Alvar Aalto: the material and immaterial

Art, Special

The finnish architect Alvar Aalto (03/02/1898- 11/05/1976) has left his mark on the XX century architecture, influencing important contemporary architects and his work continues to teach the importance of searching for simplicity and minuteness. His work was conceived through a visual exploration translated to his drawings. The furniture design, the details and the building are more than just mere industrial productions of the time.

I first had contact with his projects when I was accepted at the architecture university. Back then people were discussing about the definition of “modern” and its limitations in contemporaneity. But nobody came to a conclusion. Years later, when I was studying in Porto, Portugal, I felt in love with Álvaro Siza’s work, a representative modern portuguese architect, who has openly declared to have been influenced by Aaalto’s work. I have started to understand how ideas build up a city.


The forms, the urban sights,the surrounding and our way of occupying the space, all of which are generated by material and immaterial inheritances. I have understood after going through the streets of Lisbon, the dense spirit of Rio de Janeiro’s downtown streets, for example. And I have learnt that the light’s magnetism in Siza’s works, with its zenithal openings illuminating walls and transforming them into monuments, has come from his historical background. The themes previously explored by Aalto were all there. His legacy is not only about having objects spreaded around the world, but rather about understanding and searching for the spirit of architecture. The light shaping itself through the wisely use of an object, through the delicacy of the esthetic conception and the local references.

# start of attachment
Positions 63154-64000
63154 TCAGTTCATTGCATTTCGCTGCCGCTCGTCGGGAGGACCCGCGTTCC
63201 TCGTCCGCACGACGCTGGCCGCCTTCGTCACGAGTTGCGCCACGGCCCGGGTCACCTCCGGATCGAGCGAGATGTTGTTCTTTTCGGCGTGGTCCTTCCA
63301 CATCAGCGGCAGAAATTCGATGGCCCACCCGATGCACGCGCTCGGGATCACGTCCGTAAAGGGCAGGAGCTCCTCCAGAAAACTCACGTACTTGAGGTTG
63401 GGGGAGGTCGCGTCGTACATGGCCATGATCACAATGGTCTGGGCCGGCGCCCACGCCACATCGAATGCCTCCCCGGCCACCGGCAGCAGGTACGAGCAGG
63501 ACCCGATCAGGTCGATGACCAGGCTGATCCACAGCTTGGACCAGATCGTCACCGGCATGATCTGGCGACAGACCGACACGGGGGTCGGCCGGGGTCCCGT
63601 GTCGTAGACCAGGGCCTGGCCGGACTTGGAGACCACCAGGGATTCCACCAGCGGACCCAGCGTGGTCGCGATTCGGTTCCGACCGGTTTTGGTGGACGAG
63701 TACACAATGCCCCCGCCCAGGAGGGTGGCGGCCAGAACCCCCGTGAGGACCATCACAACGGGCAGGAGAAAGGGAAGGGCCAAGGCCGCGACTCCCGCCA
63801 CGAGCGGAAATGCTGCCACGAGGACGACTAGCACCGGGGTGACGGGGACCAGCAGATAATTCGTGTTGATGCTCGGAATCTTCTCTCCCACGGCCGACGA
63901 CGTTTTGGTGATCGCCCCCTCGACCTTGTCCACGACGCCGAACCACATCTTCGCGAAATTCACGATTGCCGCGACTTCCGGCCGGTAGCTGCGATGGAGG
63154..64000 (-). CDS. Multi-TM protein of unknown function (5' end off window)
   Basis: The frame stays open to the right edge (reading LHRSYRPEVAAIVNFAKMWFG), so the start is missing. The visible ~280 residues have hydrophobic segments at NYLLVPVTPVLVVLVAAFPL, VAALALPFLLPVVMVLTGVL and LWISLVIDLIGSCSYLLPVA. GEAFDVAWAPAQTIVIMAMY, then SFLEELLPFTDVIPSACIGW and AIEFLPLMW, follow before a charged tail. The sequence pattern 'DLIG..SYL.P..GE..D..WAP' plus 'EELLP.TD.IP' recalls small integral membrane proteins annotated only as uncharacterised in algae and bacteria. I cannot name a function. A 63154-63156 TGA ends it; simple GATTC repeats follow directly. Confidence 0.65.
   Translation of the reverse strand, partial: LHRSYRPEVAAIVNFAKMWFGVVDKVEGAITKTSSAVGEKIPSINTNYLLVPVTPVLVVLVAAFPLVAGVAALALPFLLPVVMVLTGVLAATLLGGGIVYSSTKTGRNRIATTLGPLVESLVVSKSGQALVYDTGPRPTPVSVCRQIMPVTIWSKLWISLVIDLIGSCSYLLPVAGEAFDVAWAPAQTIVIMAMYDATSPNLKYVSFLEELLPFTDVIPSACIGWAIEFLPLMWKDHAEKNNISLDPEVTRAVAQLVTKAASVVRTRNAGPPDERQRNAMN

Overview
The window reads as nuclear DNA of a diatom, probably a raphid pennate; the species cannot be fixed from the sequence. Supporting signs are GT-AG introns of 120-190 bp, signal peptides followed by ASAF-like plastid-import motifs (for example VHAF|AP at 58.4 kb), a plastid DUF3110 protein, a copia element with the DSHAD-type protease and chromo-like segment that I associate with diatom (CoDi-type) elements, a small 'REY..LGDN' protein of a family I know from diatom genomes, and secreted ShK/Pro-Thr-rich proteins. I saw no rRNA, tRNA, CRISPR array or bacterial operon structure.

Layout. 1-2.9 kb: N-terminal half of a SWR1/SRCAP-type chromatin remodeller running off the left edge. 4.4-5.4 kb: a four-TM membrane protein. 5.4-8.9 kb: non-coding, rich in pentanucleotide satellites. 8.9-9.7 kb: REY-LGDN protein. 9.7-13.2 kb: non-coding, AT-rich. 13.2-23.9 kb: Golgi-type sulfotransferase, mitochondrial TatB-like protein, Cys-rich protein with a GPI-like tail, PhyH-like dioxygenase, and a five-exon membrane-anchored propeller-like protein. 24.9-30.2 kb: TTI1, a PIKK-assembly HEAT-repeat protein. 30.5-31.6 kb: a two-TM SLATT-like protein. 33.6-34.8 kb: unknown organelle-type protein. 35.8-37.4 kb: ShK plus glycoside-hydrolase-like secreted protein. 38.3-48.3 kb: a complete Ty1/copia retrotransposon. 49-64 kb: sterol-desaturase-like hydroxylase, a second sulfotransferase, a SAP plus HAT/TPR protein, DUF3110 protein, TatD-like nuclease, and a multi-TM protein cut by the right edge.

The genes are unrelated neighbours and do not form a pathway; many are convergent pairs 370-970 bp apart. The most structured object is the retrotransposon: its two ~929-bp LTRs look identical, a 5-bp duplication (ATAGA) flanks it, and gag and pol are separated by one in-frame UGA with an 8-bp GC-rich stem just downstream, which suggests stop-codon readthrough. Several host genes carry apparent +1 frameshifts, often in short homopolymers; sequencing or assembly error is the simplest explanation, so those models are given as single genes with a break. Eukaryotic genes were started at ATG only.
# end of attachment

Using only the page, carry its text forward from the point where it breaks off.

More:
Alvar Aalto’s work had an impact on Siza as it had on me. And so it goes, the material becoming immaterial. The built space transmits human values, and teaches the body how to relate to the surrounding, the eyes how to perceive the lights shaped by the gaps on the ceiling, walls, angles and cracks. Cubes of brick and stone cut out and spreaded by the power of emotion and spacial wisdom, sheltering homes, libraries and hospitals.

I have realized that I shouldn’t insist on divisions to understand historical movements. The events seemed a continuous thing and the passage of the years way too relative. But, Aalto, just like Siza or Michelangelo will always be modern because they learned how not to be labeled. They took part in the movements of their time, but knowing how to let their marks with a lot f courage, willpower in the most individual, emotional and authentic sense.


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